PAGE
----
Via WFSB: Families remind people to be Cautious of Kids with Autism While Using Fireworks

Via WFSB: Families remind people to be Cautious of Kids with Autism While Using Fireworks

WFSB Eyewitness News Channel 3 sits down with Ädelbrook’s Sabrina Cameron in this news story to discuss how Fourth of July festivities can present challenges for those on the autism spectrum. The story continues to show how it’s still possible to celebrate the holidays with your loved ones on the spectrum, with a little creativity…

Watch the video here, and read the story below via

CROMWELL, CT (WFSB) – by Shawnte Passmore — When people think of the Fourth of July, they automatically think of fireworks, but sometimes it’s hard on loved ones who are autistic. Fireworks are an American tradition to celebrate the nation’s independence and freedom. But, for twin boys, they love the holiday just not the fireworks show.

“Peter has a hard time with dealing with loud noise or big crowds. So, we’ve had to accommodate him on holidays. Sometimes, he’d hide in his room,” said Andy Meszaros.

For the Meszaros family, accommodate is a common word. Twin boys, Nicholas and Peter have autism, as well as their younger brother. Their parents, Beth and Andy say holiday can sometimes be tricky. “We make accommodations for each one of them. It’s tough sometimes. Things don’t’ always go as planned,” Meszaros said.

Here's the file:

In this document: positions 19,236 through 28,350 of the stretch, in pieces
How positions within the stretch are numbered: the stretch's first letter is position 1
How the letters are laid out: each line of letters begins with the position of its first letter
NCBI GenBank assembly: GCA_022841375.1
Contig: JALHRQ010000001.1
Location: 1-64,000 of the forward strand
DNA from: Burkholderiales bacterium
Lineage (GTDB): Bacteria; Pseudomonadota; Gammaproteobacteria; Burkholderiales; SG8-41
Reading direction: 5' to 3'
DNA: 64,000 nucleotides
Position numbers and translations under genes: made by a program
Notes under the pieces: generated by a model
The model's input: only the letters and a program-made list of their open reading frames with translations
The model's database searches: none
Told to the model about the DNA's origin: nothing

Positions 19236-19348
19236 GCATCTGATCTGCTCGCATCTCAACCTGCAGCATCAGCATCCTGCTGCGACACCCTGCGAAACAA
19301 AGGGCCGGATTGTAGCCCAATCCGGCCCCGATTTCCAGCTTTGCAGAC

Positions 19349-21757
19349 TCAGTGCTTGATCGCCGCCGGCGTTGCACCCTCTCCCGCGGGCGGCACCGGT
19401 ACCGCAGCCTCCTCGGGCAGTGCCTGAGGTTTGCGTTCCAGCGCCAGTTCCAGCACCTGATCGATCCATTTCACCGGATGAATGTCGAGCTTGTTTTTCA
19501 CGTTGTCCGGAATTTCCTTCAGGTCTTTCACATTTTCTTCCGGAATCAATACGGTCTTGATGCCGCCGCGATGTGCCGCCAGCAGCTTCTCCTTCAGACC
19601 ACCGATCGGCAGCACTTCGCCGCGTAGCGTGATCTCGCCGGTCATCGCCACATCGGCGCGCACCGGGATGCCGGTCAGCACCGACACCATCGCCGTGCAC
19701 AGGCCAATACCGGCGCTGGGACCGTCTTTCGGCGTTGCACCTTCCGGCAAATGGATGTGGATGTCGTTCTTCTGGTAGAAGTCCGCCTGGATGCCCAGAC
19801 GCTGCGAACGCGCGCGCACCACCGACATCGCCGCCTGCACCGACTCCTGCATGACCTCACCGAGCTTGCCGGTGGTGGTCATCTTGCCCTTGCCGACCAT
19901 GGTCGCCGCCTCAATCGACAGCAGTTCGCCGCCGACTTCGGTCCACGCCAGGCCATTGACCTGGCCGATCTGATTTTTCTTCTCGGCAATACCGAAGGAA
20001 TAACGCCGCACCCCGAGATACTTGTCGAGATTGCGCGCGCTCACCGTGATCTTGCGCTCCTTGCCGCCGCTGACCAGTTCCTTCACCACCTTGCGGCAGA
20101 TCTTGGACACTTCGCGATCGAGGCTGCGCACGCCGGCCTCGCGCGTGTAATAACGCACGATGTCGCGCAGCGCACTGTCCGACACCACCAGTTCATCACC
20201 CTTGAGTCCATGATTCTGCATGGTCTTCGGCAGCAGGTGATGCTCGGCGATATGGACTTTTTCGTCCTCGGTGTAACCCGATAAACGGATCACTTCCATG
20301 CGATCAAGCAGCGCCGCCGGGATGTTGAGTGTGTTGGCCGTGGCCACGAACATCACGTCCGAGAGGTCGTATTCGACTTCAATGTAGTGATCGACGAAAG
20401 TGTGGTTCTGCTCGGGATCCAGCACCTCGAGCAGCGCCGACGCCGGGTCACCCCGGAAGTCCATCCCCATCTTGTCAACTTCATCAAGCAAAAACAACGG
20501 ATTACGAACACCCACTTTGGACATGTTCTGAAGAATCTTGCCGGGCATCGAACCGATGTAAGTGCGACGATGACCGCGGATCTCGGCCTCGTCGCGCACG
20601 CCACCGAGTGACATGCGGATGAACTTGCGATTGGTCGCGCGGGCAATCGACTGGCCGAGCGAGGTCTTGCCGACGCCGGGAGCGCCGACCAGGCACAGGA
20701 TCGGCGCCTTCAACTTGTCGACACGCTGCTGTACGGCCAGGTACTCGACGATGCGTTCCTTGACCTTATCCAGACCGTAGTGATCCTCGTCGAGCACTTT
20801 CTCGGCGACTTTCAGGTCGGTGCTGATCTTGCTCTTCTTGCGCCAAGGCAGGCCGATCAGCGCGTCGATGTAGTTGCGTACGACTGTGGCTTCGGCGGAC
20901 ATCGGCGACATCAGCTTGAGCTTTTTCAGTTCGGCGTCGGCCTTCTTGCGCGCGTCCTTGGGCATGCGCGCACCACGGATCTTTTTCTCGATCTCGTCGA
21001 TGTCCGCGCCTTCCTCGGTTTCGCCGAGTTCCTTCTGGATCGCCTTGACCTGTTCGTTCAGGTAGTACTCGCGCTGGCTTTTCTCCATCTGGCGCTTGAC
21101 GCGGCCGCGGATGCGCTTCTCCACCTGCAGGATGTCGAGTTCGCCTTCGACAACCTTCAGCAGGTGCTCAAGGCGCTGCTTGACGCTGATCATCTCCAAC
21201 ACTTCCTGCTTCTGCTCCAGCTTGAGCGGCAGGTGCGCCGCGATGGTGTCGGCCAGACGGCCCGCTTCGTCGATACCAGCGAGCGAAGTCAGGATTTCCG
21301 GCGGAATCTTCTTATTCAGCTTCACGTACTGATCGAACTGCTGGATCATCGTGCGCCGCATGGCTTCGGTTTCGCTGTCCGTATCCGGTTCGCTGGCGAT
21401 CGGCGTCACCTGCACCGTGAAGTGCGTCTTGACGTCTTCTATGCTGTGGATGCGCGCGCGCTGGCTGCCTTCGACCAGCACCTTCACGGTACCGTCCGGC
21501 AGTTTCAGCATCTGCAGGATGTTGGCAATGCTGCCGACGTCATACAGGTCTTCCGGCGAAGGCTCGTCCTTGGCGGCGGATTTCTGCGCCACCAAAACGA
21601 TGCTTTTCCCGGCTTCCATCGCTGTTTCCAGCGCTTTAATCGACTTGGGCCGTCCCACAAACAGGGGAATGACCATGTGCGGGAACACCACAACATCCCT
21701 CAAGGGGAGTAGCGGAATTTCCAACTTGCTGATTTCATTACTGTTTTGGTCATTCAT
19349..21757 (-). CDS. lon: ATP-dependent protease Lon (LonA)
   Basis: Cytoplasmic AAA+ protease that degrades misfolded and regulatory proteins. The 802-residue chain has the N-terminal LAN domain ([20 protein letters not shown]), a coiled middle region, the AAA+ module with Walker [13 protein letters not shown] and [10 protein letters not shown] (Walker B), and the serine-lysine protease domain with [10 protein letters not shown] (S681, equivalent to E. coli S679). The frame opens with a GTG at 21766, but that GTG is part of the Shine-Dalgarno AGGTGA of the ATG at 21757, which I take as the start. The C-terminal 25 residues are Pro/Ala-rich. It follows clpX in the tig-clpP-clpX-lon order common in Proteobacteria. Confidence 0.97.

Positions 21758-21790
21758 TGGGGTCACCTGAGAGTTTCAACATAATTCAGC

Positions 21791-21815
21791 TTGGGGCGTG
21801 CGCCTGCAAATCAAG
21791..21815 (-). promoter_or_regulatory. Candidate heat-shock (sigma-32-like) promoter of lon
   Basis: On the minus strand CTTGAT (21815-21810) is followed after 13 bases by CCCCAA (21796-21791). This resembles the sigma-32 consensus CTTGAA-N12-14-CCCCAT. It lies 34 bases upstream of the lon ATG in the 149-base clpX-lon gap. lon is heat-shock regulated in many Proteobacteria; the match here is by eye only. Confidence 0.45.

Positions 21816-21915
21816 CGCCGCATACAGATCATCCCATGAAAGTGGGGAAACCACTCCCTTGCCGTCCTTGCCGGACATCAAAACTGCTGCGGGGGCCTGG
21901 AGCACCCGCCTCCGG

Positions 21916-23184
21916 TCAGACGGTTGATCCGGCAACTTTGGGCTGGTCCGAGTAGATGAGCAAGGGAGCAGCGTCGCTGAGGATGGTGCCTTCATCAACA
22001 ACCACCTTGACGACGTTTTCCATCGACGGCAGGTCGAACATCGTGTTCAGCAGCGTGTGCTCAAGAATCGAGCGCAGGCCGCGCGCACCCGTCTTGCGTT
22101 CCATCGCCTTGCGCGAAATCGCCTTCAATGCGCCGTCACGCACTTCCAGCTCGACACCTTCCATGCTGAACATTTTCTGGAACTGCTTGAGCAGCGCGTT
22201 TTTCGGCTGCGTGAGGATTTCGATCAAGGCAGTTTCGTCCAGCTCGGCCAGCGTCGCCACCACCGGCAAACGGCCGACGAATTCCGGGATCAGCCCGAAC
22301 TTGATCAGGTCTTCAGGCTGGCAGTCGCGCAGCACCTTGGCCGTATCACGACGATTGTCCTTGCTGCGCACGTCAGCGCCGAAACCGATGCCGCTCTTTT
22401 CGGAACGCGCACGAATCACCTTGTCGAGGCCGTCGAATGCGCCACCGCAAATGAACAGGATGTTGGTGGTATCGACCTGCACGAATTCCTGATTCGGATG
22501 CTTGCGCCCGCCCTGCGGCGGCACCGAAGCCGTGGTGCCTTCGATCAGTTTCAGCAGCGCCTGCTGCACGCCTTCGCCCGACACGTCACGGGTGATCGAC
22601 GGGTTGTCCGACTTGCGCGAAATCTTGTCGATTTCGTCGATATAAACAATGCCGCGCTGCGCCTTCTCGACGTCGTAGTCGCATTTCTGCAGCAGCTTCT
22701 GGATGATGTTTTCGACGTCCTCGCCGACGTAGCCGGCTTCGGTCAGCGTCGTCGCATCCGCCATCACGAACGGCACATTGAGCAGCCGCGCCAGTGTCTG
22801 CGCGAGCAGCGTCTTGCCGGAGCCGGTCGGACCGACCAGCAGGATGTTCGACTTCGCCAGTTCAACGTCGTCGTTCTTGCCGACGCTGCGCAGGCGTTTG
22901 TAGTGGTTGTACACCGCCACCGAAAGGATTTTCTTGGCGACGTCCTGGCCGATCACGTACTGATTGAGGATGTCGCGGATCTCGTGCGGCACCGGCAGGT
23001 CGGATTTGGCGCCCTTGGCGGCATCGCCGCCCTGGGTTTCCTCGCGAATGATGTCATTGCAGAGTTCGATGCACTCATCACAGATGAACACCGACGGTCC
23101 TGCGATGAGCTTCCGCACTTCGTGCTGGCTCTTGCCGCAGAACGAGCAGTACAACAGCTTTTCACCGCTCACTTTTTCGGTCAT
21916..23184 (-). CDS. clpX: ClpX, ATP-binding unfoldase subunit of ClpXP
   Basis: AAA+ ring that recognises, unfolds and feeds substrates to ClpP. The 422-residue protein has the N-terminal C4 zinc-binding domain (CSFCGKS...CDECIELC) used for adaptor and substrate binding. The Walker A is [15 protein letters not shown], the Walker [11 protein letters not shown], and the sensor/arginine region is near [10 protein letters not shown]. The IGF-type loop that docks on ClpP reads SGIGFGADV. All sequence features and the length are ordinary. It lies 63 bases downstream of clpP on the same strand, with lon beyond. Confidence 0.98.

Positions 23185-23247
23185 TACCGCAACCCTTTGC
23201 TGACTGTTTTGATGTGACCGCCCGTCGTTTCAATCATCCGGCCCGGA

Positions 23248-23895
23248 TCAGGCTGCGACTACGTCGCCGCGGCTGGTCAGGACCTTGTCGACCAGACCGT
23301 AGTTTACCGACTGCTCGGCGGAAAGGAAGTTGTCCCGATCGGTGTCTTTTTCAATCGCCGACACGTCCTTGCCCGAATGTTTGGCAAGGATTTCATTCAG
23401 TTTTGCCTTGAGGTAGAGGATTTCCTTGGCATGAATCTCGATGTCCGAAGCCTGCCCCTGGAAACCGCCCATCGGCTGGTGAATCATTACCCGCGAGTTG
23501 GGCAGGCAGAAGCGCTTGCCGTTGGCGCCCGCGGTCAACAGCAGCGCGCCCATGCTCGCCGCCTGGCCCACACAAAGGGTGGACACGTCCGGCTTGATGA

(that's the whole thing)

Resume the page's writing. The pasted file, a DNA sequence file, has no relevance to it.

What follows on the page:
The boys attend a learning center and live in a community house through Adelbrook, a multi-layered service meant to help families with developmental disorders. “I don’t think this is often talked about. Autism is becoming much more prevalent in our society,” said Sabrina Cameron of Adelbrook.

Executive Vice President, Sabrina Cameron says it’s possible to celebrate the holiday with innovative ways, without overstimulating the senses.

“That can be just having a barbeque, doing sidewalk chalk, blowing bubbles, having water games, being in an environment that is safe and comfortable for your loved one,” Cameron said.

If you do opt for the main show, Cameron mentions sunglasses may help with the lights while noise-cancelling headphones are also helpful. Even consider smaller events and head towards the back where it might be more manageable for some who can only handle smaller crowds. Cameron also suggests watching sensory-friendly videos of fireworks accompanied with calming music.

For the Meszaro family, they bring all holiday parties to their home. “So, they help with baking and cooking, so that way they can be part of it. They know the people who are coming, so they’re more comfortable being out and being social,” said Beth Meszaro.

This Fourth of July, they have decided to attend a picnic. While Nicholas is fine with fireworks, he’s staying close to Peter. “As long as there are swings around and water play for Nicholas, they will be very happy,” Beth said.